Posts Tagged ‘Women’s Soccer’

I must say – it’s exciting when you browse through the NCAA’s student-athlete blogs and come across an NCAA Division III blog from an athlete at your former college. I’m so glad to see Laura Delaney, the captain of the women’s soccer team at The College of New Jersey posting her thoughts on this season on NCAA.com.

You may not be as excited as I am, but I think this is a leap forward for both TCNJ and the NCAA, as least as far as editorial coverage of female sports is concerned. Providing student-athlete blogs across divisions of sport is a stellar idea. Each individual athlete has a personal idea and story and perspective to share with the world.

Newspapers  — if they’re smart — can draw content from these blogs and frame stories around them. Athletes — if they’re smart — will be completely honest. Athletic departments — if they’re smart — will not put heavy restrictions on what the athletes write.

Even though Laura has only written about four posts, the idea of this option for her is novel.

This is a great opportunity for Laura to find her own perspective on the season. Her blog can act as a personal diary – a measure of success in terms of attitude and outlook. She can push herself through the goals she sets and writes about and she can measure success based upon whether or not these goals were met.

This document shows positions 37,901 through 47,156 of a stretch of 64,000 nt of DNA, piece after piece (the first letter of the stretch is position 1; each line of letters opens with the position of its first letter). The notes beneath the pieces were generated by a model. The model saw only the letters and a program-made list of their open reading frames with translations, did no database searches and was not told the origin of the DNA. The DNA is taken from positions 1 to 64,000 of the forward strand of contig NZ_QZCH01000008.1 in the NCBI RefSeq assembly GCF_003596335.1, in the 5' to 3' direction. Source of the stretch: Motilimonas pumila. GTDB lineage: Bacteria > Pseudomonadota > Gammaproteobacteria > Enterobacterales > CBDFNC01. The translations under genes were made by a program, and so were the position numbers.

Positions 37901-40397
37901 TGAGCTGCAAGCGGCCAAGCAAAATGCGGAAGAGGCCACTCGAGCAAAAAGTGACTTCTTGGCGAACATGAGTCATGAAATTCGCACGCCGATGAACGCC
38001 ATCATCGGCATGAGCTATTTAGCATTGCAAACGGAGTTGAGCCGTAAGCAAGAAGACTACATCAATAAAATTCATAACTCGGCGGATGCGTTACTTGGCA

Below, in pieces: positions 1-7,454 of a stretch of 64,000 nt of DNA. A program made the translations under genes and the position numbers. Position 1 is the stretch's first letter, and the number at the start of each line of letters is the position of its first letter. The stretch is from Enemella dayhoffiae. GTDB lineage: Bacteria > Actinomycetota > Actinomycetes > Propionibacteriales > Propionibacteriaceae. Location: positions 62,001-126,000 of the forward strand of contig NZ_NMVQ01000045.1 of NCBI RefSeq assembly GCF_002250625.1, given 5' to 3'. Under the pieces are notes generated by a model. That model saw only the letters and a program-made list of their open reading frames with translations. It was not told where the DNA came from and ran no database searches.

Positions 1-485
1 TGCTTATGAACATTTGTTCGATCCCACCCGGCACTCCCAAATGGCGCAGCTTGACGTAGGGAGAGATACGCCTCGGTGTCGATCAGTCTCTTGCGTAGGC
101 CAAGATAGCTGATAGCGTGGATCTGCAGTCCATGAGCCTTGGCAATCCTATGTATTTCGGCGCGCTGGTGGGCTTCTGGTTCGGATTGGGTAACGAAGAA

Right now, TCNJ women’s soccer is 7-3-1 on the season. The three losses were to Smarthmore, Montclair State and Steven’s Tech.

In her October 10 post, just two days after her teams’ loss to Steven’s Tech, she provides some great commentary of what it’s like to be a captain in the face of adversity:

“It is hard to convince thirty girls that despite numerous setbacks, there is a chance to succeed and push beyond the limits of expectations. It was even harder to convince myself. I do not doubt for a second that my team is a group of talented, hardworking girls and together, as a group we can be successful. In both our wins and our losses of the season we have proven to be ample competitors but an underlying sense of restlessness and fear reside in our team mentality.”

Those words serve as a message to her team – she’s saying that she still believes in them and they need to get past their fears to become winners.

I hope this blog develops to be useful for her. I’m so happy to see she was chosen to write for NCAA, and I wish her and the rest of the women’s soccer program at TCNJ the best of success.

I just wish she’d post a few more blogs to keep us, her team and the rest of the NCAA in the loop with how she’s doing.